Lastly, I'm not sure what stable environmental factors you're talking about. The global economy collapsed in late 2008, oil prices have skyrocketed since then, and the monsoons are about as fickle as a hooker having to choose between MC or VISA.
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Spiderguy252
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PostPosted: Sat Jun 21, 2014 11:00 am    Post subject: Reply with quote

Jaysit wrote:
First of all, the US still imports about 40% of its oil, mostly from the ME.


Wrong. The top source of oil imports for the United States is Canada, followed by Mexico and with the first of the Middle East nations coming in at third - Saudi Arabia. Venezuela, Iraq, Angola and Nigeria follow in that order, based on stats from 2013.

Jaysit wrote:
Second, Iraq's oil exports are minimal at present in comparison to world oil output, not to mention the fact that Iraq's oil exports to India are a trickle at best.


Only partially correct. Any nation's oil 'exports' are miniature compared to the world's total oil 'output' (exports and otherwise). Take Saudi Arabia and their daily production of 8.9 MBpd for instance (Crude + Condensate + Natural Gas Liquids). They export 5.7 MBpd off of that, which is only a small chunk compared to the world's total output of 87 MBpd as of 2013, so I'm not sure what your point is trying to convey.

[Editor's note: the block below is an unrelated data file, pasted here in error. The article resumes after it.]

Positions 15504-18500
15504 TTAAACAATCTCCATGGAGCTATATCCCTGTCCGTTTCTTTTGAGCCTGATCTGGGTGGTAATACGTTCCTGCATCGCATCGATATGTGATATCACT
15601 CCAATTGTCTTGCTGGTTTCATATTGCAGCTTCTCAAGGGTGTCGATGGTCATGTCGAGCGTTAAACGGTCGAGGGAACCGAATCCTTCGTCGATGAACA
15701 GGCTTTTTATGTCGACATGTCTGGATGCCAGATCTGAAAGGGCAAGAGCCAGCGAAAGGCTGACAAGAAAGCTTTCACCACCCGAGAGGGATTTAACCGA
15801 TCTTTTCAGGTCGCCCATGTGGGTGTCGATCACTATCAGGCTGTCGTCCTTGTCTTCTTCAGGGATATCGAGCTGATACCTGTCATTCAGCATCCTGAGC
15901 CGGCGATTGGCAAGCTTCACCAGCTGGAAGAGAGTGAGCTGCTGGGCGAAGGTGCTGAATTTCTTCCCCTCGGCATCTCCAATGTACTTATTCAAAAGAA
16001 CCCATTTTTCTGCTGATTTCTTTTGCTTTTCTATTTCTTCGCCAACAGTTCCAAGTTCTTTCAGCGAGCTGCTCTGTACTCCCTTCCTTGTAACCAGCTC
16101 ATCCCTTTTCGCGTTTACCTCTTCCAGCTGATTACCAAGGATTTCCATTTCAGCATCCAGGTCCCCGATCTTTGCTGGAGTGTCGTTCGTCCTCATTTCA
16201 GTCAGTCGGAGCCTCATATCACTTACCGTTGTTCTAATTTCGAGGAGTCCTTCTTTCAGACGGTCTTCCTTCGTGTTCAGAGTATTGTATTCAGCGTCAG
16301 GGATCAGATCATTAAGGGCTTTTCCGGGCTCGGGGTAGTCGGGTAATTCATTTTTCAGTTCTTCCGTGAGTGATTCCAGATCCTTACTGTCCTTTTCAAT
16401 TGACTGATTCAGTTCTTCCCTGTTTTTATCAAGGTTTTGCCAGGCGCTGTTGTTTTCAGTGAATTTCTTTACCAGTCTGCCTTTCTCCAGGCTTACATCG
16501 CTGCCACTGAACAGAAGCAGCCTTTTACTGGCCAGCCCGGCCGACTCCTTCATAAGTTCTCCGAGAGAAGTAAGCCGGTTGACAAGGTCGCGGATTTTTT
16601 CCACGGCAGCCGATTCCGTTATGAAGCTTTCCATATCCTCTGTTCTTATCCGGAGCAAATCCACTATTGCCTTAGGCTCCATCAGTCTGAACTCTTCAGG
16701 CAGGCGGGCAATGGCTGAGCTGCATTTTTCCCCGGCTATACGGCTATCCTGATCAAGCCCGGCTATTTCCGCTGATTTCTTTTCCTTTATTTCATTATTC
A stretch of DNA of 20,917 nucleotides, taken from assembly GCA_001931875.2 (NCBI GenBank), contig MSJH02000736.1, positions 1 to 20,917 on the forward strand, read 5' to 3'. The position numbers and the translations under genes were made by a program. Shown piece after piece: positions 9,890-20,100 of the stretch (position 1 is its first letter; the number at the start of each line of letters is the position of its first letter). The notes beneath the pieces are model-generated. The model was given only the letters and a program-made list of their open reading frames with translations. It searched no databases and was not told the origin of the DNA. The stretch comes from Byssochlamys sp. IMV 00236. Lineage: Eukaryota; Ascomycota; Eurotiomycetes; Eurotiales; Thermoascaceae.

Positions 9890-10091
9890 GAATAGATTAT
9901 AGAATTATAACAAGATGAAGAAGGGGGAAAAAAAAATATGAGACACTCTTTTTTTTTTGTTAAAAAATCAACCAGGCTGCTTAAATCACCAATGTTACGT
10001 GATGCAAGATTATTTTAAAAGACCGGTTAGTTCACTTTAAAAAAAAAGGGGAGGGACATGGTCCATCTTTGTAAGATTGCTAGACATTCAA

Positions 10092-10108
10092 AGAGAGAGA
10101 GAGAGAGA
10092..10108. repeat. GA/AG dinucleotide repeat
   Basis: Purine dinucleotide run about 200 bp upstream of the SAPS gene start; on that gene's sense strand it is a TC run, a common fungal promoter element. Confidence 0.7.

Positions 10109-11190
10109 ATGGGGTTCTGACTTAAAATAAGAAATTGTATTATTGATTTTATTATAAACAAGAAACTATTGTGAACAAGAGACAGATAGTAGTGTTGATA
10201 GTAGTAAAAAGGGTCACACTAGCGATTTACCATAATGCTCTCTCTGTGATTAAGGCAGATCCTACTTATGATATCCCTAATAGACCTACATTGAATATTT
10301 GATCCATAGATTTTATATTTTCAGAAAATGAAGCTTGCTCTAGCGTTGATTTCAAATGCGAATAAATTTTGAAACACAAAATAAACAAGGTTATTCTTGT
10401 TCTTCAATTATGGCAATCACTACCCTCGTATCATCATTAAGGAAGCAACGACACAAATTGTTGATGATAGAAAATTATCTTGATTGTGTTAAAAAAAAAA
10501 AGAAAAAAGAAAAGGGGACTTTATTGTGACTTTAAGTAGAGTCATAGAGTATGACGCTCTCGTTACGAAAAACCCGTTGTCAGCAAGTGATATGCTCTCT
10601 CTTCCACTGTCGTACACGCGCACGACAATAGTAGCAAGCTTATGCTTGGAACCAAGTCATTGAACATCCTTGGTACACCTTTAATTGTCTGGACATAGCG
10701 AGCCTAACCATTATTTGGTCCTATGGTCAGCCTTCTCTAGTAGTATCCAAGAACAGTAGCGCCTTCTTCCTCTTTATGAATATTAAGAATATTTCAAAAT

Iraq is the only nation that has reasonable potential to step up their crude output looking forward, with the other majors having peaked and struggling to pump out light crude to circumvent the inevitable decline that follows. The 2 extra MBpd that Iraq has provided to the world oil market since 2010 has helped the world nicely tide over the Libyan crisis and Iran's inevitable squeeze due to sanctions, failing which we would have seen oil prices shoot up more considerably than they have.

Now though, Iraq is falling apart and we're seeing the results.

Jaysit wrote:
Third, the other oil exporters in the ME, not to mention Norway, Venezuela, Nigeria, etc. have no reason not to step in and boost their own exports should Iraqi oil exports be in jeopardy because the global economy - and their subsequent oil exports - would collapse.